In contrast, the applicants' system positively cuts off the DC sustaining voltage at the end of a predetermined time interval so that the next spark discharge can be controlled and regulated, in a similar manner for each cylinder of the engine.
In the Shimojo et al patent, the same type of problem was recognized, and it attempts to overcome the difficulty by having its DC to DC converter connected so as to be developing an auxiliary or sustaining DC signal prior to the introduction of the spark initiating signal. It includes a feedback arrangement in the DC to DC converter to control the current supply and so permit the spark to be extinguished when the pressure in a cylinder increases. Consequently, the system of Shimojo et al does not start the two signals simultaneously, nor does it act to stop the oscillator of the DC to DC converter when the spark termination is desired.
Thus, it is an object of this invention to provide an improved system for using an engine timed ignition signal that includes a short duration high voltage spark initiating signal, plus a reduced voltage DC spark sustaining signal which latter is commenced simultaneously with the initiating signal and is positively stopped after a predetermined time interval.
Briefly, the invention is in combination with an engine timed ignition system having a short duration high voltage spark initiating signal. The combination includes means for adding a DC spark sustaining signal therewith, and in such combination, the improvement comprises means for starting said spark sustaining signal simultaneously with said initiating signal. And, it comprises means for stopping said spark sustaining signal a predetermined time after said simultaneous start.
Once more briefly, the invention lies in combination with an engine timed ignition system having a short duration high voltage spark initiating signal, and including means for adding a DC spark sustaining signal therewith. The said last named means comprises a DC to DC converter, and the said converter comprises an oscillator which includes a transformer that has an output winding with a full wave rectifier connected thereto. In the foregoing combination the improvement comprises means for starting said spark sustaining signal simultaneously with said initiating signal. The said starting means comprises (a) a start-stop control winding on said transformer, and (b) circuit means for applying a DC bias to said control winding when said oscillator is not oscillating. The starting means also comprises (c) a gate-turn-off silicon controlled rectifier for cutting off said DC bias to produce a decaying magnetic field for starting said oscillator, and (d) breaker points for developing a signal to actuate said silicon controlled rectifier and for initiating said high voltage initiating signal. Also, the improvement comprises means for stopping said spark sustaining signal a predetermined time after said simultaneous start. The said stopping means comprises (a) an AC short circuit path in parallel with part of said DC bias path, and (b) a rectifier in series with said start-stop control winding and said gate-turn-off silicon controlled rectifier. The foregoing is such that said oscillator is loaded so as to prevent oscillation thereof, and said sustaining signal is cut off.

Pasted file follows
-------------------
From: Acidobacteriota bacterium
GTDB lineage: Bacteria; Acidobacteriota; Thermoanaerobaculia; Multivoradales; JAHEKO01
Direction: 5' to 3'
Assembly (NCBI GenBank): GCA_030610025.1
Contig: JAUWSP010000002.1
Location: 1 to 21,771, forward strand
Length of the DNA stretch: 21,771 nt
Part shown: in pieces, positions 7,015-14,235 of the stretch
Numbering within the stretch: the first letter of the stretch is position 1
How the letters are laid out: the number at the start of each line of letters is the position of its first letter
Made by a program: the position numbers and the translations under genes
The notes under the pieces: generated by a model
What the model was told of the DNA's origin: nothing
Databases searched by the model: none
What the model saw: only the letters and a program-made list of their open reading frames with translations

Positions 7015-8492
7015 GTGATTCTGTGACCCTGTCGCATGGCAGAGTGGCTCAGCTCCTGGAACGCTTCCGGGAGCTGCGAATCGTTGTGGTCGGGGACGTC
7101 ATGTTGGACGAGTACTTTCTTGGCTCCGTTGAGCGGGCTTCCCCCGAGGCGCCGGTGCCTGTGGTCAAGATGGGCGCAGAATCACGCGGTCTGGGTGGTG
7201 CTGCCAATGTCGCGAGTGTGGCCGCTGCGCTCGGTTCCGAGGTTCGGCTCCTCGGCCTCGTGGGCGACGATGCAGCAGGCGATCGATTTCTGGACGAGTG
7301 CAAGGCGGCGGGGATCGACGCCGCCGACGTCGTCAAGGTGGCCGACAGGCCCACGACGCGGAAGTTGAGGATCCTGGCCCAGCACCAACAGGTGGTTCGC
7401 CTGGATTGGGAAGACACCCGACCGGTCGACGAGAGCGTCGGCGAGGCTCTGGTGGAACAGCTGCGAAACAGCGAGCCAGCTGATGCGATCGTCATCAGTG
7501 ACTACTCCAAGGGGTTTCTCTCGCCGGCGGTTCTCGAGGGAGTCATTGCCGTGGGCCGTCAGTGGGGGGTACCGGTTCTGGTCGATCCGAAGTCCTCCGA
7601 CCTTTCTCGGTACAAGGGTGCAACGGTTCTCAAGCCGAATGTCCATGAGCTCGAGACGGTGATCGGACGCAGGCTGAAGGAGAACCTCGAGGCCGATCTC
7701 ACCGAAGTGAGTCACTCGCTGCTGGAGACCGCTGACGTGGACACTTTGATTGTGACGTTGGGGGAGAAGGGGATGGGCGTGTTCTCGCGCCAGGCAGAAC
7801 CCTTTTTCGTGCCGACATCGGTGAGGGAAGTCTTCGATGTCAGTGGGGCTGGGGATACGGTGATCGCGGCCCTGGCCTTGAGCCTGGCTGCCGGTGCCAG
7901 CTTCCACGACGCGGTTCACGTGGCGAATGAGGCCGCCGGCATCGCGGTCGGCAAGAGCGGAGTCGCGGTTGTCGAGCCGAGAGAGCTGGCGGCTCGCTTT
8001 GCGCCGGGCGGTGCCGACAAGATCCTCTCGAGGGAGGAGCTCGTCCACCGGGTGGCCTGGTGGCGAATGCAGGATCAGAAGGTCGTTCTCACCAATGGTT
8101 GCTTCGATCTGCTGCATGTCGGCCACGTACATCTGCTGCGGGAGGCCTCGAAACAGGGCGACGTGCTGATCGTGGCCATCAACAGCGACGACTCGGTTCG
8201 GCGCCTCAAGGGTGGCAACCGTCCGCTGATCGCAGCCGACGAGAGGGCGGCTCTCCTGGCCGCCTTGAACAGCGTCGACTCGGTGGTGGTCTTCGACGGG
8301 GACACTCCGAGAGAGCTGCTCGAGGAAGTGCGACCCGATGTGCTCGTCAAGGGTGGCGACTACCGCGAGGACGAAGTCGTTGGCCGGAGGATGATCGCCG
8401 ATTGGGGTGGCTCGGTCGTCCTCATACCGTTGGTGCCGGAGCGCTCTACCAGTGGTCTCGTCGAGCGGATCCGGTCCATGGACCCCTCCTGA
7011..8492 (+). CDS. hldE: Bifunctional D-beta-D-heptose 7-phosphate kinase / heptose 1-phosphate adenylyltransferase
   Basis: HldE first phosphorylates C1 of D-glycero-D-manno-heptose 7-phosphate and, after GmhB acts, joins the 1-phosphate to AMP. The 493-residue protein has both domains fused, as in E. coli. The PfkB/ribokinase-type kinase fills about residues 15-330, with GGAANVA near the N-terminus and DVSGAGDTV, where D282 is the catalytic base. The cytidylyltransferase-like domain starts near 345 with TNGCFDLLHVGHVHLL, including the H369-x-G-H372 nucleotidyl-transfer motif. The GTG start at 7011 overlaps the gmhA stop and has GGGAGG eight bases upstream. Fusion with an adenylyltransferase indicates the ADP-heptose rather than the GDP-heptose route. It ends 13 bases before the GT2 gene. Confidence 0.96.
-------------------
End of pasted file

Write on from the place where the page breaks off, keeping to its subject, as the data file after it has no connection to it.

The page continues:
The foregoing and other objects and benefits of the invention will be more fully set forth below in connection with the best mode contemplated by the inventor of carrying out the invention, and in connection with which there is an illustration provided in the drawing, wherein:
the FIGURE of drawing is a schematic circuit diagram illustrating the elements of the best mode contemplated for carrying out the invention.
In engine timed ignition systems, it has been proposed to combine the conventional short-time high-voltage spark initiating signal with a lower voltage spark sustaining signal in order to increase the length of the spark duration. Two examples of such a proposal are described in the above noted U.S. patents, i.e., the patents to Birchenough and Shimojo et al. However, as a practical matter it has been found that a substantial difficulty develops in connection with stopping the spark discharge once its continuation is being sustained by the lower voltage DC signal. On the other hand, the applicant's system provides for an arrangement that overcomes that and other problems and difficulties that were found in the prior systems.
With reference to the figure of drawing, it is to be noted that the system includes a conventional inductive discharge ignition portion to which there is added a spark sustaining signal. The total system provides for benefits according to this invention. The illustrated system includes an engine 11 that controls the ignition timing in a conventional manner, e.g. by having a mechanical connection 12 (indicated by a dashed line) which drives breaker points 15 that are schematically indicated. One side of the breaker points 15 is electrically grounded as indicated by a ground connection 16. The ungrounded side (of the breaker points 15) is connected to one end of a primary winding 19 of an ignition coil 20 which is indicated by the caption. There is a battery 23 that has one side grounded in a conventional manner. The other side is connected to an ignition switch 24 which applies the DC battery potential to the primary winding 19 of the ignition coil 20 when the ignition switch is turned on. This much of the system is, of course, conventional and well known. When the ignition is activated by turning on the ignition switch 24, the cranking of the engine will activate the breaker points 15 and on each opening of the points the inductive discharge (i.e., the magnetic field decay of the primary winding 19) will generate a conventional short-duration high-voltage spark initiating signal in a secondary winding 27 of the ignition coil 20.